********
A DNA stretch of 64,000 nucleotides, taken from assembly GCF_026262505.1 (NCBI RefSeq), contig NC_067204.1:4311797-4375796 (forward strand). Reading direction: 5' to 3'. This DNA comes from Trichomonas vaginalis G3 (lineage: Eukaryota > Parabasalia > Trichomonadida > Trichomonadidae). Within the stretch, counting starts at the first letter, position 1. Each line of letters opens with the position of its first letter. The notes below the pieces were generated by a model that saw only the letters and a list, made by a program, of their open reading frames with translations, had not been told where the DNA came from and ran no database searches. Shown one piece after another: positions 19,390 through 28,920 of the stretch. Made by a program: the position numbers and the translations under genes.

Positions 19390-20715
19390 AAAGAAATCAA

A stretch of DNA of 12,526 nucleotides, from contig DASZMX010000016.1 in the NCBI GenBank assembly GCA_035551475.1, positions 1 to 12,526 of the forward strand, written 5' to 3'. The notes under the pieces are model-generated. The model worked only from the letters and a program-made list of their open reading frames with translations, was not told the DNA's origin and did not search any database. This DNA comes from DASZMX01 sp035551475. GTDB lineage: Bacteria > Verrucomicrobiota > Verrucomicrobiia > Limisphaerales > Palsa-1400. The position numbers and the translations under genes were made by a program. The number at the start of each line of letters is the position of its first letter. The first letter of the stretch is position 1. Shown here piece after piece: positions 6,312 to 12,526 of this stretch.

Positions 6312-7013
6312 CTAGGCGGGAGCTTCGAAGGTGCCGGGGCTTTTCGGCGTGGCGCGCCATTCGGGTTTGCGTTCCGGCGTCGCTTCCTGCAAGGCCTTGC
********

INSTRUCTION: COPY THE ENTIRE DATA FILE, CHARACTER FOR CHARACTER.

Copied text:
A DNA stretch of 64,000 nucleotides, taken from assembly GCF_026262505.1 (NCBI RefSeq), contig NC_067204.1:4311797-4375796 (forward strand). Reading direction: 5' to 3'. This DNA comes from Trichomonas vaginalis G3 (lineage: Eukaryota > Parabasalia > Trichomonadida > Trichomonadidae). Within the stretch, counting starts at the first letter, position 1. Each line of letters opens with the position of its first letter. The notes below the pieces were generated by a model that saw only the letters and a list, made by a program, of their open reading frames with translations, had not been told where the DNA came from and ran no database searches. Shown one piece after another: positions 19,390 through 28,920 of the stretch. Made by a program: the position numbers and the translations under genes.

Positions 19390-20715
19390 AAAGAAATCAA

A stretch of DNA of 12,526 nucleotides, from contig DASZMX010000016.1 in the NCBI GenBank assembly GCA_035551475.1, positions 1 to 12,526 of the forward strand, written 5' to 3'. The notes under the pieces are model-generated. The model worked only from the letters and a program-made list of their open reading frames with translations, was not told the DNA's origin and did not search any database. This DNA comes from DASZMX01 sp035551475. GTDB lineage: Bacteria > Verrucomicrobiota > Verrucomicrobiia > Limisphaerales > Palsa-1400. The position numbers and the translations under genes were made by a program. The number at the start of each line of letters is the position of its first letter. The first letter of the stretch is position 1. Shown here piece after piece: positions 6,312 to 12,526 of this stretch.

Positions 6312-7013
6312 CTAGGCGGGAGCTTCGAAGGTGCCGGGGCTTTTCGGCGTGGCGCGCCATTCGGGTTTGCGTTCCGGCGTCGCTTCCTGCAAGGCCTTGC